By hooking a computer up to a machine that can add, remove, cut or fuse material, it is possible to turn a digital representation into a physical object. Most historians (at least ones reading this blog) are probably familiar with the idea of digitization; think of this as 'materialization', a reversal of the process. The humble printer is a kind of materializer for two-dimensional text and images. These other machines (often referred to as rapid prototyping or computer-aided manufacturing machines, or even 'replicators') allow their users to make manifest three-dimensional objects of plastic, wood, metal, or fancier composites.
Over the past few years, the price of rapid fabrication has been dropping, well, rapidly. A lab that once cost hundreds of thousands or millions of dollars can now be had for less than $20,000. Enthusiasts predict that the age of desktop fabrication is nigh; in the next few years we will all have devices on our desks that can print out 3D objects. (Neil Gershenfeld's Fab is a good introduction to some of the possibilities.) Small groups of DIY makers and hardware hackers are busy in their garages and attics trying to create a printer that can print a copy of itself, a machine that can print out a flashlight, one that can print a torroidal coil of candy, or burn a message into your morning toast. The popular appeal of all this activity is clear in the pages of MAKE magazine, or in the Discovery Channel's new show, "Prototype This".
There are a number of reasons why historians and other humanists should be getting involved in desktop fabrication right now. Here are a few.
We can't predict the future. In the 1960s, for example, it wasn't clear to everyone that there would ever be much reason for individuals to have the undivided attention of a single computer (never mind the dozens that we each now monopolize without thinking about it.) In retrospect, the people who struggled to get individual access to computers, who bought them from mail-order catalogs and built them at home, who taught themselves how to program even when that meant reading thick manuals and punching cards... well, now we know how that turned out. Using a computer-controlled soldering iron to fuse grains of sugar into candy sculptures may seem a bit tangential to the serious business of academia, but it's really too soon to judge.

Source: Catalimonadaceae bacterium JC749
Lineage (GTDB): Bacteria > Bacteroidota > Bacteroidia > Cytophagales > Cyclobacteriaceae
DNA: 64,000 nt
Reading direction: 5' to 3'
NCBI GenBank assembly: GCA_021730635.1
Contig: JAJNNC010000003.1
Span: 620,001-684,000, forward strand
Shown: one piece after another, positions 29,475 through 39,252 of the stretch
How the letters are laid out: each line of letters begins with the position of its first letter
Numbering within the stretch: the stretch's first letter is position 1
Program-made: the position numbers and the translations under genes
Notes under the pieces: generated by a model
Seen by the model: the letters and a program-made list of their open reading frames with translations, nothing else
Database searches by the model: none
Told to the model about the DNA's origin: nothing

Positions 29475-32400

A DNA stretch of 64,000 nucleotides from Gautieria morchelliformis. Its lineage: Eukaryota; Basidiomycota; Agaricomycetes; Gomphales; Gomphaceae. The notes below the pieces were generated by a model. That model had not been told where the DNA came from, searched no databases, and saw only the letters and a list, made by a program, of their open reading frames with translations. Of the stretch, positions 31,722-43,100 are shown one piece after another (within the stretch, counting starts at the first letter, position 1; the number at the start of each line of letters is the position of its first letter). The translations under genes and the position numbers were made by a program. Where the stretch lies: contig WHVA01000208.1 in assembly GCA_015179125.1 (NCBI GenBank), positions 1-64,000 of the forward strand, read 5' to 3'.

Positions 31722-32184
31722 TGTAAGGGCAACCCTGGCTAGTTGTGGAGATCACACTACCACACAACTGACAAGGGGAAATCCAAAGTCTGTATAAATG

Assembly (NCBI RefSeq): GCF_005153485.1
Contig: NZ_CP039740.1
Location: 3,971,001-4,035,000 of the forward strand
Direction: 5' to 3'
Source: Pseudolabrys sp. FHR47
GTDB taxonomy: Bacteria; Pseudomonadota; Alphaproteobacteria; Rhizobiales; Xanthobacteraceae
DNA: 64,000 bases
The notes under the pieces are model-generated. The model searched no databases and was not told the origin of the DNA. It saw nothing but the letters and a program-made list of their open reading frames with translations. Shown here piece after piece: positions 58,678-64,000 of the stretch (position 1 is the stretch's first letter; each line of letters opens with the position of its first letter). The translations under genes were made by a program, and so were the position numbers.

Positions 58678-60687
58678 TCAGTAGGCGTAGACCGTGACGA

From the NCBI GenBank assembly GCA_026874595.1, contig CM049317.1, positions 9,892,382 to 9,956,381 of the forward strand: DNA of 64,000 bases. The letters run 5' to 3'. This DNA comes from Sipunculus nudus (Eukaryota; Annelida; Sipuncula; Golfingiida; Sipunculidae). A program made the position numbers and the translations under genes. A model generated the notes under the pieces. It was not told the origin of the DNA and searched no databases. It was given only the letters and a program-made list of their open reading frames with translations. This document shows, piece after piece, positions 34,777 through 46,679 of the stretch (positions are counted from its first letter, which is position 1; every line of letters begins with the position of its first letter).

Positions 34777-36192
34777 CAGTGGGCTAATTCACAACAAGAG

Mind and hand. Just because the separation between thinking and making is longstanding and well-entrenched doesn't make it a good idea. At various times in the past, humanists have been deeply involved in making stuff: Archimedes, the Banu Musa brothers, da Vinci, Vaucanson, the Lunar Men, Bauhaus, W. Grey Walter, Gordon Mumma. The list could easily be multiplied into every time and place, but the main point is that getting your hands dirty might be worthwhile, even if you're not da Vinci.
Historic experimentation. People who work with material culture, the history of technology or experimental archaeology know that you can learn a lot about the past by handling physical stuff. Until recently, that usually meant that you needed to have direct access to the stuff itself. Now it is possible to fabricate physical models or artifacts that share properties with possibly rare or priceless originals. Paleontologists and zooarchaeologists can learn from 3D printouts of bones and fossils. Historians of science can more readily replicate past experiments. And so on.
Tangible / haptic history. More generally, it will become possible to materialize shapes, surfaces, textures and artifacts that resemble those of the past, and that can be touched, felt, handled, and manipulated. It is easy to imagine a new tangible or haptic history that follows and extends the sensory histories that are being written right now.
Critical technical practice. In the late 1990s, Philip Agre argued for a mode of research that involved both "the craft work of design and ... the reflexive work of critique." The benefits of this approach are already apparent in the digital humanities, where historians, anthropologists, archaeologists, artists, literary and media scholars, and their colleagues are busy both creating and critiquing digital sources. Why not extend this practice to rapid fabrication, microelectronics, new materials, robotics or nanotechnology?
Some of the barriers are easily overcome. When someone asks me why a historian would need an 8-axis CNC milling machine or an oscilloscope, I say, "Why not?" The limitations of our physical spaces can be more difficult to circumvent. Most of the teaching and research environments available to humanists at my university are designed to support solitary or small-group office work. These spaces are almost comically unsuitable for the kinds of things I try to do with my students: soldering, moldmaking and casting, building and lighting physical exhibits, programming in groups, creating displays or signage. Although I could afford to purchase a laser cutter, I can't vent the poisonous fumes from my workspace. Cutting wood with power tools will set off the fire alarm. I certainly couldn't set up a little foundry to explore the bootstrapping process that led from metal casting to machine tools. There isn't even anywhere to lock up student project prototypes so they won't be stolen or vandalized. When I have a chance to talk to planners or people purchasing furniture or whatever, I ask them to imagine spaces that are appropriate for an art class or a shop class: high ceiling, natural light, plenty of ventilation, cement flooring, workbenches on casters, locking cabinets, big blank walls that you can hang things on. No carpeting, no beige cubicles, no coffee tables with plants. Humanists won't be able to think of themselves as makers until we create spaces for them to make things in.
Tags: bricolage | DIY | fabrication | hacking | physical computing